Yesterday, Australia got its newest free-to-air television station when Kevin Rudd flicked the switch on ABC3. The just-for-kids station will broadcast 15 hours a day,and brings to 12 the number of free-to-air channels Australians with a digital television or a digital set-top box can receive – a tripling of free viewing options since 1980, and a doubling since 2005. But it’s just the beginning.The TV broadcasting landscape is changing so quickly that predictions about what shape it will take are no longer flagged as coming soon but happening now.This year alone, new station launches have included Ten’s digital sports channel OneHD (March), SBS2 (June), Nine’s digital spin-off Go! (August), Seven’s 7Two (October), and now ABC3. Each network also carries a digital simulcast of its analogue transmission, meaning that there are, in effect, 17 free-to-air channels being broadcast (including the community TV channel, 31).It also comes as Foxtel expands its pay TV service. In mid-November, it launched its ”next generation” offering, with more high-definition channels, an increased number and range of pay-per-view movies, and the option to download programs to computers or mobile devices, legally.But perhaps the biggest drivers of change are two sides of the one coin: improvements in technology and the illegal downloading it has allowed.Massively increased computing power, large, high-resolution monitors, and relatively cheap and fast download rates have turned the computer into a threat to traditional TV broadcasting, both pay and free to air. To save itself, TV is having to become a lot more like the web.”It’s becoming a semantic question whether television is a URL on the internet or the internet is a channel on the television set,” says Jeff Cole, a futurist and the director of the Centre for the Digital Future at the University of Southern California. ”The key word is convergence.”Dr Cole says the old model of television broadcasting is almost irrelevant already: ”Teenagers barely understand the concept of watching television on a broadcast network’s schedule,” he says. ”If you talk to them about the days when you used to have a favourite show and you had to be home before it started and you couldn’t leave the house until after it aired …”He lets the absurdity of that proposition hang in the air, even though most Australians grew up with it. But the ability to record now and watch later – which began with the introduction of the VCR to living rooms in the late 1970s – has fundamentally changed the game. The industry calls it ”time-shifting”, and it poses a major threat to the business model of free-to-air broadcasting.The free-to-air model relies on a network being able to deliver an audience of a certain size and demographic at a set time. That guarantee allows commercial networks to sell advertising spaces at a set rate – hence the importance of TV ratings. Advertisers are, effectively, buying eyeballs.But when those eyeballs have the opportunity to record and watch later – at a time when they are less inclined to make grocery-buying decisions, for instance – or to fast-forward through the ads entirely, the business model falters.The problem has become so serious that from December 27, OzTAM – which collects ratings for the networks – will for the first time begin tracking time-shift audiences. Anyone in the ratings sample group who records a program to a personal video recorder and watches it within seven days will, for the first time, be counted as a viewer. In the US, where Nielsen has been tracking time-shift audiences within three days of broadcast, ratings have been boosted by as much as 25 per cent for some programs.That’s great news for traditional broadcasters. But time-shifting is just one of the fronts on which they are vulnerable.Video on demand is another. Whether legally or illegally, the tech-savvy have been able to search for programming online for years, and download to watch on their computers. Now the same service is downloaded or streamed over the internet and watched on the television screen.In the last three weeks alone, Australian viewers have been promised the following: Telstra’s T-Box, which will allow paid content to be streamed or recorded, with unmetered downloads from BigPond’s libraries; the ABC iView player, which can now play content on the TV via Sony’s PlayStation 3; and a hook-up between iiNet and TiVo to stream free, unmetered content to the television.In the US, the shift is even more advanced. Hulu – a joint venture between News Corp and NBC – allows subscribers to stream a vast array of content legally and free (for now at least; Hulu is expected to start charging next year). Originally, that content could only be watched on the computer, but software recently released allows it to be relayed to the TV via the PlayStation, X-Box and Wii gaming consoles. Hulu was launched in 2008 and already has more than 42 million users. In October, it delivered 856 million downloads, almost twice as many as the preceding month.According to the head of digital marketing at IBM Australia, Martin Walsh, ”the Australian TV networks had the opportunity to joint venture to bring Hulu to Australia, but they turned it down”.While they may rue that decision, another US service provider, Netflix, is rumoured to be working with TV manufacturers to develop a set that would eliminate the need for peripheral devices such as game consoles or computer hard drives.In Ericsson’s Asia-Pacific TV Centre in Port Melbourne, a ”techspert” is talking through the company’s vision of the future. He’s demonstrating a set-up that will allow multiple TVs or computers or other devices scattered throughout a household to stream content individually while remaining networked so that each user can send messages to the others – ”dinner’s ready, come to the table”, for instance – or even to keep tabs on the household energy use or grandma’s medical records. As for entertainment, he says, ”everything that’s ever been made could quite feasibly be stored on servers, for you to download instantly, whenever you want”.”It’s bringing the web and internet experience into one,” says Kursten Leins, Ericsson’s strategic marketing manager. ”The vision has been there for a long time. The reality is it’s actually happening now.”That reality is called Internet Protocol Television, or IPTV. It is, many believe, where everything is heading, though Leins argues there are significant hurdles. First, it will not become fully realised until the national broadband network is rolled out – we need fast download rates to make full use of the offerings – and that’s at least five years off. And second, there are issues of governance.”The biggest stumbling block is regulation,” Leins says. ”At the moment you have a separate regime for telecommunications and another for broadcasting. When you’re talking about the blending of all these services, it’s the regulation that will get in the way, not the technology.”But those issues are certain to be resolved because the Federal Government is committed to the digital future. It is the key to giving Australia a ”competitive edge”, in the Government’s view, and will enable cheaper and faster delivery of everything from health care to education.And, of course, it will also facilitate an explosion of choice in entertainment.So, with the viewer liberated from the tyranny of the TV programmer, will the networks and pay TV operators cease to exist? Maybe, says futurist Jeff Cole. ”We’re still going to have scheduling for people over the age of 50 or 60, but that’s gradually going to diminish. It will go mostly to on-demand.”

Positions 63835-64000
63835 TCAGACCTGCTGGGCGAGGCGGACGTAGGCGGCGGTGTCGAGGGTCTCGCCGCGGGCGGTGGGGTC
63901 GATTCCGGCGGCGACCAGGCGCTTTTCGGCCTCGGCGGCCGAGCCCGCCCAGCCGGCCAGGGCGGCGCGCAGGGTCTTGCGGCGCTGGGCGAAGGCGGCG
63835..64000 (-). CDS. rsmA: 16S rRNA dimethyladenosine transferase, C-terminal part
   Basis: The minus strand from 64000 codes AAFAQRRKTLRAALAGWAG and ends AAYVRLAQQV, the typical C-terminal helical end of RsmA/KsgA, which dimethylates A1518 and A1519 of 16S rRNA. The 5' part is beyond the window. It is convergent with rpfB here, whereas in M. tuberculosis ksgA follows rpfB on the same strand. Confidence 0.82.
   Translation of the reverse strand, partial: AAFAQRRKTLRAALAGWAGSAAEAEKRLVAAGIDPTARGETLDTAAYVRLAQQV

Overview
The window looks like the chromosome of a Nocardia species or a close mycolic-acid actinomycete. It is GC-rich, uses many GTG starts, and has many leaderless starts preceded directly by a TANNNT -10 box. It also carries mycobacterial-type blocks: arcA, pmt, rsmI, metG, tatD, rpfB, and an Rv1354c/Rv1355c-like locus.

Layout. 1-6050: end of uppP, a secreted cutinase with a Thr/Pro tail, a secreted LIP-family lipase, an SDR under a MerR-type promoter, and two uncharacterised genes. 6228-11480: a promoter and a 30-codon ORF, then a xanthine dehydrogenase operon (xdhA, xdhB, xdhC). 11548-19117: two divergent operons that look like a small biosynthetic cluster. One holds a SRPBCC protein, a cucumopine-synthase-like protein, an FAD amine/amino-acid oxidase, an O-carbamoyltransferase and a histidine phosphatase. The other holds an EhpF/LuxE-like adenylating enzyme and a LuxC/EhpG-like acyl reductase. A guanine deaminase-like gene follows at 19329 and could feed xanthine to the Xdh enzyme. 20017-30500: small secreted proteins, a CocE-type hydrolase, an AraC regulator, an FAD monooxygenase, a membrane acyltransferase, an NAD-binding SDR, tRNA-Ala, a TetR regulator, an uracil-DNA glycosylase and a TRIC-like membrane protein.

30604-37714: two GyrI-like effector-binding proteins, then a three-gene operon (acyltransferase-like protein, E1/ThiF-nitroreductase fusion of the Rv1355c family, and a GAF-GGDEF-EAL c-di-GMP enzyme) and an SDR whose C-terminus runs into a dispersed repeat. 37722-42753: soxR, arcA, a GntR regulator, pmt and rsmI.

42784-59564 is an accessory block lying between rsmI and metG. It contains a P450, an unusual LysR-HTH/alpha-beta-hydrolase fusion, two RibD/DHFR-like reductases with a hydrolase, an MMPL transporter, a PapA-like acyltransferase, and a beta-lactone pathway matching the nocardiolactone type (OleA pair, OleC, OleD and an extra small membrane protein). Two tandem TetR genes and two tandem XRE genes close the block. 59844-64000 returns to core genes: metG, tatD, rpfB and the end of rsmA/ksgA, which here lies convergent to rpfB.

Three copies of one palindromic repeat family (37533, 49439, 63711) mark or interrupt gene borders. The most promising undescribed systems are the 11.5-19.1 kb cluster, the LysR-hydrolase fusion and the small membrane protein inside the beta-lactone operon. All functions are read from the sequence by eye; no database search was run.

Nanjing Night Net